Pulse Audio is designed for Consumer Audio which has other priorities/values. Pretty good explained here:Low latency is not a design goal, so it is unsuitable for professional audio.
so in the end they blame systemd for the lazyness of other init systems devs.
1.) CGroups was declares a security bug by kernel devs: only systemd devs responded to the call to find a proper and secure solution (PID1 in 205+)
2.) consolekit is dead for more than a year!!! blame systemd because they are the only ones around proposing an far superior solution that even canonical has to accept for thecnical reasons
3.) network init at early boot stages is a bloddy hell of a mess/bonding is like calling satan to your home!!! blame systemd ofc for fixing it and then lay control to networkmanager later in the boot process, blame you lennart you so evil
4.) journal is binary OMFG, lennart is the devils spawn!!! ohh wait syslog still works perfectly fine(give lots less info than journalctl) and it never started that early in the boot process or stay alive during shutdown process or have a nice dbus API or give easy search functions(without 2 pHD in grep/sed engineering) and never played well with other log Systems like rsyslog and never was standard among distros(rsyslog/syslog/syslog-ng/etc)
5.) Dbus in kernel OMG the heaven will fall!!! ohh, wait basically every linux app on existance uses dbus and the kernel didn't like the idea because lennart poisoned their corn flakes but because kernel IPC is quite obsolete and slow and porting dbus to a lower layer will allow for way more performance and security plus regular apps won't even notice and kernel deis can take that train and improve a lot of subsystem suffering from IPC performance issues, well WTH lets blame lennart either way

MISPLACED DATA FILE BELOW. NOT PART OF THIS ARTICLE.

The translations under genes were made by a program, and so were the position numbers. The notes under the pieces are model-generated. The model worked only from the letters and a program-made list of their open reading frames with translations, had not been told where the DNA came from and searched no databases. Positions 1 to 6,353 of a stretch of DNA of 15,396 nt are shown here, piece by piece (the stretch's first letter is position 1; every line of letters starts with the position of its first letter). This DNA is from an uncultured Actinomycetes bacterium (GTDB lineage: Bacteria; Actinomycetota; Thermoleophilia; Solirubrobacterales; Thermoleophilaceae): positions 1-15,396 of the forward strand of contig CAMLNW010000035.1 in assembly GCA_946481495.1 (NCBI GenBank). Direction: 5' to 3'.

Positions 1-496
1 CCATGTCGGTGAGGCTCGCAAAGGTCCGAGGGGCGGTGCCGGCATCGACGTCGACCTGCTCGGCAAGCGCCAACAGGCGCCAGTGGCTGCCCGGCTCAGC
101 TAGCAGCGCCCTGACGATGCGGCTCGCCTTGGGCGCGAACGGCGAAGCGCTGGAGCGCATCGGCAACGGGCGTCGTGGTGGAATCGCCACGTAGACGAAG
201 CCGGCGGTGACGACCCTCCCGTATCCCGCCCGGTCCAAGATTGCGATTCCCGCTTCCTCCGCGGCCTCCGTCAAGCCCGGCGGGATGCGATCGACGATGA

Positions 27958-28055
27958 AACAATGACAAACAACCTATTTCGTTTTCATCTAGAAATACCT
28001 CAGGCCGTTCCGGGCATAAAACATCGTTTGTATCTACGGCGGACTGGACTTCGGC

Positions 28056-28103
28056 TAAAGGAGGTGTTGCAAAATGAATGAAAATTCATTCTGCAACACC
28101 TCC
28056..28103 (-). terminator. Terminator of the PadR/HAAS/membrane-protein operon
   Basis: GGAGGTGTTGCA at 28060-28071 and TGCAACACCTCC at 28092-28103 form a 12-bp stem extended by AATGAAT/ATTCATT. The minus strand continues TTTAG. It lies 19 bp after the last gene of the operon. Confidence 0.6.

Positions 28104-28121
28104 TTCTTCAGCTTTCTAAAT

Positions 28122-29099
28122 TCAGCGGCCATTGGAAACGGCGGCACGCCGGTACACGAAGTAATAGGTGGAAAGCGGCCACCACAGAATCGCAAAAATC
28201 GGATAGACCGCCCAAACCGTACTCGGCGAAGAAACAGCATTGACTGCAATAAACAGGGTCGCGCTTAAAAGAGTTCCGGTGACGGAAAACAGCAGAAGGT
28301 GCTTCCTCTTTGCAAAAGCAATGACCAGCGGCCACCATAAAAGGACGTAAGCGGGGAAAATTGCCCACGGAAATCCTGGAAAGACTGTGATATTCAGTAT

6.) etc,etc,etc,etc blah blah blah lets go political besucase i can't understand any of the above, just to not look stupid
You can try to tweak the PA settings any which way you want, you can't get the sound working glitchlessly with reasonably low latencies. Maybe you can get it to run "good enough" if you're lucky enough to have hardware that works well with PA, but it's not "good enough" for everyone. Now try the same with ALSA or Jack (if you use ALSA, you have to make sure it's routed to bypass PA, otherwise there will be no difference with PA) and you'll see a world of difference. I can easily get around 6ms latencies with ALSA, and that's without doing any tweaks or using RT kernels - with PA it's not even in the same order of magnitude.
PulseAudio is simply not designed for audio work and does not work well in that area. ALSA is a kernel-level system, so of course talking directly to it gives low latency. Whereas, something like Jack is designed by audio professionals, for the very purpose of facilitating low-latency audio. And it's kind of amazing really, Linux can actually be used as a superior proaudio workstation OS, when you choose and setup your hardware correctly - with a RT kernel + Jack, you can get latencies lower than on any other platform, including OS X. And Jack provides a modular design (real modular, not systemd-modular, hehehehe I'm trolling) that's quite unique in the realm of audio systems - it allows you to route audio between applications with very low latencies, so you can create a virtual sound setup in the same way you'd create one with actual hardware synths. Linux is actually quite capable in the realm of proaudio.
There's a reason why PulseAudio isn't being used by audio applications or audio professionals. And it's not "omg lennart let's boycott this because lennart". It's because PA simply isn't up to the task. Sure, it may be fine for normal desktop use and I never claimed anything different. But that doesn't translate to audio work where the requirements are different.
The best of both worlds approach - for hobbyist, non-proaudio-use - is to use PA with a Jack backend, where PA can be used to support things like desktop, music players etc. and it outputs via Jack, while audio applications can talk to Jack directly. This is something I've been meaning to set up myself (I'm lazy, shut up).
I think what dee. basically meant was that there is no solution that works for every use case. And I think he is right. But again, if systemd is an optional dependency only, I think there is nothing to complain about here, and I seriously doubt the X guys are that moronic to make it a hard one, I hardly believe they are morons at all.